Climate change is such a broad and complex issue – many of us struggle to connect the dots to what we do on a daily basis. But, there’s a simple number that gets us to a good start – our carbon dioxide emissions per person (or carbon per capita).
Take control of your story!
This powerful metric tells our story in a single number – how we power our lives, what kind of society we’re a part of, what we eat, how much we buy. It’s the line that connects each of us to what’s happening to our climate – and it also empowers us.
How? Let’s look at Singapore – a country smaller than New York City, with a population of less than 6 million people. According to the International Energy Agency, this small island city-state contributed only 0.14% of global emissions from fuel combustion in 2013.
It’s a proverbial drop in the ocean compared to large emitters like China which contributed 28%, the United States which contributed 16%, or India at 6%. Anyone would be tempted to ask – what difference can a small country like Singapore make?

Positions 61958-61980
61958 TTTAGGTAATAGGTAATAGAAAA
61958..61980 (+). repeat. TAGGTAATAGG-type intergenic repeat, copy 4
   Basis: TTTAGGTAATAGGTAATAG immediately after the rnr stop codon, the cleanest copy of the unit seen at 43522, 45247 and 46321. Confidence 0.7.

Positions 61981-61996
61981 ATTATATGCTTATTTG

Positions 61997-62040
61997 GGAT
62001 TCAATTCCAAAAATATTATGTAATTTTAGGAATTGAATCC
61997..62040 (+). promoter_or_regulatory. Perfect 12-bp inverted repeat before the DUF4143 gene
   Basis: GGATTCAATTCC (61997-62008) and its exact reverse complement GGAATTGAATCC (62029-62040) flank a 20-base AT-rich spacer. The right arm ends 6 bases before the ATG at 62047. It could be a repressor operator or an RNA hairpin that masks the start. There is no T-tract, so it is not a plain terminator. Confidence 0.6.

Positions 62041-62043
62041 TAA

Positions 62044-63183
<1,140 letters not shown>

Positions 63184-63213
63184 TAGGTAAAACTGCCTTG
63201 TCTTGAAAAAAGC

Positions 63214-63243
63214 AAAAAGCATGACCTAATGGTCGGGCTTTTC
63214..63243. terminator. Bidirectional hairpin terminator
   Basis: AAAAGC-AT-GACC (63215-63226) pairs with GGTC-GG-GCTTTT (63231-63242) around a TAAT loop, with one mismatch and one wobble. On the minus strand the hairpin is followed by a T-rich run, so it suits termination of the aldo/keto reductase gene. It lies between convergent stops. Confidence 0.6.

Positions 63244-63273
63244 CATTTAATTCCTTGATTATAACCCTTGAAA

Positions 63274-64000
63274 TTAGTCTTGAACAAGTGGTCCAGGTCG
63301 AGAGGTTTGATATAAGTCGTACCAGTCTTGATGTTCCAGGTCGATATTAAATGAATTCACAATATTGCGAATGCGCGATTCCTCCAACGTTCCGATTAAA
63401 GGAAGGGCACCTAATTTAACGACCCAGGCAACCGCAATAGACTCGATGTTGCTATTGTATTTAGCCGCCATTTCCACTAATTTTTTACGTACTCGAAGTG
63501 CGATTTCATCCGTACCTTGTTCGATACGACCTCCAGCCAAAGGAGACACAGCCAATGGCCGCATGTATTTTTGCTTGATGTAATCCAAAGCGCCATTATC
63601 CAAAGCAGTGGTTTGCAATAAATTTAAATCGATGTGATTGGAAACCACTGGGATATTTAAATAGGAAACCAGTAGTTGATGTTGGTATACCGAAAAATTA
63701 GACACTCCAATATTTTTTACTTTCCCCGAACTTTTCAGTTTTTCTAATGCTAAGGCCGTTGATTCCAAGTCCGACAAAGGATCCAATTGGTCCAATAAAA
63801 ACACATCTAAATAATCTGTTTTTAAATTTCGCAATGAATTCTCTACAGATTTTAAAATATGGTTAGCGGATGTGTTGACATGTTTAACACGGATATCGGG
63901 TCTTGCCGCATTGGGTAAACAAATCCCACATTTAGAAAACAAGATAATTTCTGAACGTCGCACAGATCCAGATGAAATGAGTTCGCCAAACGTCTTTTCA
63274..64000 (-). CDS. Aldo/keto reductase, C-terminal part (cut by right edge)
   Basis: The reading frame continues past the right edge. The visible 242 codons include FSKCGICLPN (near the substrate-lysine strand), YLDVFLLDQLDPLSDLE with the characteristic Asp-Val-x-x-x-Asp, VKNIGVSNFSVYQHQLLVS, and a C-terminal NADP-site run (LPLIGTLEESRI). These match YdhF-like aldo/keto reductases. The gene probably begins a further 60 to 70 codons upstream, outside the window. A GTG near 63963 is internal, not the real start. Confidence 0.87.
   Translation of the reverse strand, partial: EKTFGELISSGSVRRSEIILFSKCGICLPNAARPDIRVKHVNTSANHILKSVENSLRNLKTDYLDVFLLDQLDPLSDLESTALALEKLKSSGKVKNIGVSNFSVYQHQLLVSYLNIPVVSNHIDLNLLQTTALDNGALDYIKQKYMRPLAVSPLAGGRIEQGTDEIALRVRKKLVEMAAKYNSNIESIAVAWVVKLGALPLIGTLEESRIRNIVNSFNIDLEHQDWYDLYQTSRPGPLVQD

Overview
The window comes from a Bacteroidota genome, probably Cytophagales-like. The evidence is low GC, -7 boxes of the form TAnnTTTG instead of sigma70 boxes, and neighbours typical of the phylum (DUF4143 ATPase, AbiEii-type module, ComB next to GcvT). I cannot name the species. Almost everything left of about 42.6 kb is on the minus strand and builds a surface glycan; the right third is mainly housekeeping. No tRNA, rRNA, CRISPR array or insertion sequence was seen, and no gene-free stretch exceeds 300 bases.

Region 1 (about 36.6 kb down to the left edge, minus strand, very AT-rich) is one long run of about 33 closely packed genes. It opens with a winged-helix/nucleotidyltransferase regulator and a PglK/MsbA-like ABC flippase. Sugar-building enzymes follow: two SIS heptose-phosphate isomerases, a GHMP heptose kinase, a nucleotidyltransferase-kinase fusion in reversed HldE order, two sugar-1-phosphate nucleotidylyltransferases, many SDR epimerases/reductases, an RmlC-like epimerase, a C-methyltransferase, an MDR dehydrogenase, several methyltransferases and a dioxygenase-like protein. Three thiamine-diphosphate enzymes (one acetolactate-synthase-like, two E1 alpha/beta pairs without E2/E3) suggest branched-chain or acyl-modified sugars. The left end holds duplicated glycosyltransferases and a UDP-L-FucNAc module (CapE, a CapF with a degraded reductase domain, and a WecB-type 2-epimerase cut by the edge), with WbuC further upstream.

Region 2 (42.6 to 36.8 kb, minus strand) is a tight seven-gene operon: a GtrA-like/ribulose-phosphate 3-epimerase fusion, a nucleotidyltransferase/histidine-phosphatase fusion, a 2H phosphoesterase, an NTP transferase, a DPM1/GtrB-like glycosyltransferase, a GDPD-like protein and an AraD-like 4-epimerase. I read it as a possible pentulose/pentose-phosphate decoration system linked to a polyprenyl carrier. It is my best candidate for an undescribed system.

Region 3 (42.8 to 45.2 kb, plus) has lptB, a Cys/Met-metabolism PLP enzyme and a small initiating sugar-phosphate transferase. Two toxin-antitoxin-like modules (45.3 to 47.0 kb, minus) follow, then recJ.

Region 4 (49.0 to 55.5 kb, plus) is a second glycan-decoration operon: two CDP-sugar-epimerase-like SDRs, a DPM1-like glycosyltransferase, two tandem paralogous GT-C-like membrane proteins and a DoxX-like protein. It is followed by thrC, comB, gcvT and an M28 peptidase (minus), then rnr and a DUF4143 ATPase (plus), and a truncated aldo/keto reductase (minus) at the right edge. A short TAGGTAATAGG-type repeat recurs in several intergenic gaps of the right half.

What if you look at it from a carbon per capita perspective? Singapore’s emissions become 25% higher than China’s and about six times that of India.
Suddenly, it sounds like a different story. A story where what we choose to do matters.
5 Facts You Need To Know
The International Energy Agency has compiled statistics on the carbon dioxide emissions from burning fuel, per person, from 1990 to 2013. Here are five facts you might not have known:
#1: The average global person in the world uses 4.5 metric tons of carbon emissions each year.
#2: Australia, United States and Canada have some of the highest carbon emissions per capita, at over triple the world average.
#3: Carbon per capita in India and Indonesia has more than doubled since 1990, yet this is still comparatively small at less than 2 metric tons per person in 2013.
#4: Carbon per capita in China has more than tripled since 1990 – yet at 6.6 metric tons per person in 2013, this is still less than half that of Australia, the United States, or Canada.
Usually, a high carbon per capita denotes a high quality of life – at least, in our out-dated fossil fuel economy. How is it that China, with its close-to-1.4 billion people, can ‘afford’ 6.6 metric tons per person?
The answer lies in how carbon per capita is calculated. Did you know that this is commonly calculated based on production, and not consumption?